As a nurse leader, I’m always looking for ways to build resilience in my staff. I’m writing this blog to share what I’ve found to be especially important now. Nurses and teams are often working under incredible stress during this pandemic. Stress and burnout have the potential to derail the great work that nurses do. Prolonged exposure to stressful work situations eventually leads to burnout. Signs of burnout include frustration, anger, hopelessness, insomnia or a negative attitude toward patients and team members.
Positive psychology research demonstrates that when we focus on the positive, we become happier, and this happiness leads to being grateful. People who are grateful are more optimistic. Optimists:
- Set more goals
- Reach their goals
- Stay engaged in the face of difficulty, and rise above obstacles more easily
- Cope better in high-stress situations
- Are better able to maintain high levels of well-being during times of stress
Look for the Good
There are many ways that we can fuel our resilience and become more optimistic while working under incredible stress. Now more than ever, we should all have a focus on the positive elements of the work we are doing. First, scan your work environment and identify the positive things that are happening. I recommend incorporating gratitude (e.g. identifying three good things) into shift safety huddles. Ask staff to share one positive aspect about today’s work, or recognize one work- or- team-related event or outcome they are grateful for. Often, we think to ourselves instead of saying out loud, “I’m so glad this nurse is working today, because I know I can get through anything when I work with her.” Verbalizing positive statements will improve sense of camaraderie in the unit and can have a meaningful effect on the recipient. It will also elevate your mood!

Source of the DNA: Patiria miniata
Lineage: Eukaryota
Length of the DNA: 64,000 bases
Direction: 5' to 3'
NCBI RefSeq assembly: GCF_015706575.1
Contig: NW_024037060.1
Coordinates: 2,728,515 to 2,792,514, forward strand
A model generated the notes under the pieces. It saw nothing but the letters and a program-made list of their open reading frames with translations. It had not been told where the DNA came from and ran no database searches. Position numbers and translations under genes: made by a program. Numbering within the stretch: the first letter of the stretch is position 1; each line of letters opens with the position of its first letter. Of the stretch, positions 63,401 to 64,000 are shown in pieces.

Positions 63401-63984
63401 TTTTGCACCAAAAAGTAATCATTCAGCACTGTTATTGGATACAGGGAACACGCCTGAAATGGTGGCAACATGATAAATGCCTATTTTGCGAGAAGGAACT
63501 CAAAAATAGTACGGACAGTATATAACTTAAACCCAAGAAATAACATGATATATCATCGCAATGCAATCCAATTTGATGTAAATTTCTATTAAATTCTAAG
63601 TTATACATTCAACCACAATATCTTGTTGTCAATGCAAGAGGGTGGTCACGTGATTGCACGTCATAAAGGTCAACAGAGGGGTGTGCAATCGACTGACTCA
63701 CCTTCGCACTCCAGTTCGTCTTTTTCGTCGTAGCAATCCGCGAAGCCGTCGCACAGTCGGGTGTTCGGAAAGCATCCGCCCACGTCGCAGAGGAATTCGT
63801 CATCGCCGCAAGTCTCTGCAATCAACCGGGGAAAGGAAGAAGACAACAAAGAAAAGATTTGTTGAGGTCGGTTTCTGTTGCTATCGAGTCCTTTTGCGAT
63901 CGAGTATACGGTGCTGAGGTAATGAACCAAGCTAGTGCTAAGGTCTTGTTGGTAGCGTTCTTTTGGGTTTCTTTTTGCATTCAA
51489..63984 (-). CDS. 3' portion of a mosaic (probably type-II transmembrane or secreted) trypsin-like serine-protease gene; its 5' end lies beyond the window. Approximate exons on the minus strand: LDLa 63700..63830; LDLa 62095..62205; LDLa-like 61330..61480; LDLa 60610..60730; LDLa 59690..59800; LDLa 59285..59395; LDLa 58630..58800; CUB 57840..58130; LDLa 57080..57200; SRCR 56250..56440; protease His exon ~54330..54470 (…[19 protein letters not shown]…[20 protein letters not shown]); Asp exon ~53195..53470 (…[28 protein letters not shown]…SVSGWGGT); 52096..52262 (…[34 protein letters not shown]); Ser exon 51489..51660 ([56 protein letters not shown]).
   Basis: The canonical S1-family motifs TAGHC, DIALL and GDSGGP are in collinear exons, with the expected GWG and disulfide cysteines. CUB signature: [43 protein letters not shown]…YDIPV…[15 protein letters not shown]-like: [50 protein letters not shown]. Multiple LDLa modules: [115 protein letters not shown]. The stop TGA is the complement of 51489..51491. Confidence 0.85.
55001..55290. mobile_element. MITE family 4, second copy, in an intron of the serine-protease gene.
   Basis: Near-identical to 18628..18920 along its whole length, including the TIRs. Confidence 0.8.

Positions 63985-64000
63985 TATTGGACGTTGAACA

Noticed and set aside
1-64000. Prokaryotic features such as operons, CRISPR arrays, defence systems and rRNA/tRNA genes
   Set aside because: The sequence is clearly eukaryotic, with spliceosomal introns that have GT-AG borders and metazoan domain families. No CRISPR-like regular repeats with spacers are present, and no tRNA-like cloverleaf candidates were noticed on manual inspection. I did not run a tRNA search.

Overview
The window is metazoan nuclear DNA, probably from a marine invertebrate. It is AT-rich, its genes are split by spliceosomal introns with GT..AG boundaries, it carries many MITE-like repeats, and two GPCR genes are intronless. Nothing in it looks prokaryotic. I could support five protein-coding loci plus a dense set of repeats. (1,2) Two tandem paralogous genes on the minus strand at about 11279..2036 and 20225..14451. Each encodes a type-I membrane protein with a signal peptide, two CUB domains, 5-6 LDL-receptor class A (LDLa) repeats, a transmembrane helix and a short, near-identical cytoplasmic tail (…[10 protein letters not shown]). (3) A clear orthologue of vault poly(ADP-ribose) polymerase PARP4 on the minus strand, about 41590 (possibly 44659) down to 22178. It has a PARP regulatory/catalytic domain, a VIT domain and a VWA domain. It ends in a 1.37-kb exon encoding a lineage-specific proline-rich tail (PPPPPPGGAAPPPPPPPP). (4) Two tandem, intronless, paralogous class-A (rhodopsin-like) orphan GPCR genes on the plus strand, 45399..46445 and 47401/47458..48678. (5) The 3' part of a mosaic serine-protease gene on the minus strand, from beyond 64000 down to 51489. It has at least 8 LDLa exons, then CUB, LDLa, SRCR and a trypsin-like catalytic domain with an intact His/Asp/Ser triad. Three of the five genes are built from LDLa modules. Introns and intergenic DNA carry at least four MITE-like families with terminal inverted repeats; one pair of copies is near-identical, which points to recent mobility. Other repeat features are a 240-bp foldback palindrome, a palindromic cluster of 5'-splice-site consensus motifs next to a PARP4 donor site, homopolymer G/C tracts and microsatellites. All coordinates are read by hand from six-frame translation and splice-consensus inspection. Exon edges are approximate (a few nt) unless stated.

Write It Down, Share It
Another method is to have everyone write down at least one gratitude or good thing that happened during their workday. These can be shared with the following shift during their safety huddle. Over time, gratitude and sharing examples of goodness will harness goodwill, and a sense of closeness, and build morale among team members. The goal is to focus on the good work we are doing instead of hearing a list of complaints or negativity from the off-going shift. I recommend that unit huddle leaders keep this activity on the agenda daily. Before long you will notice that there is an increased sense of optimism on your team, and there will be more of a “we can do this attitude” on your unit.
Benefits of Optimism
Now, you may doubt that this idea will work, but by doing these simple actions and focusing on the positive, my unit went from having poor RN engagement scores to having the highest engagement scores in our organization. And, as we all know, RN engagement is highly correlated with resilience, positive patient outcomes, better patient satisfaction and reduced hospital-acquired conditions. The focus on the positive side of our work each day will help us recognize and call out the meaning in our work, improve teamwork and work relationships, and help the team maintain their resilience and deal more effectively with challenges and stressors. For your well-being, please read this recent blog for resources and strategies to help you cultivate resilience and mitigate stress.
What will you do to help your team improve resilience and gratitude in your unit?
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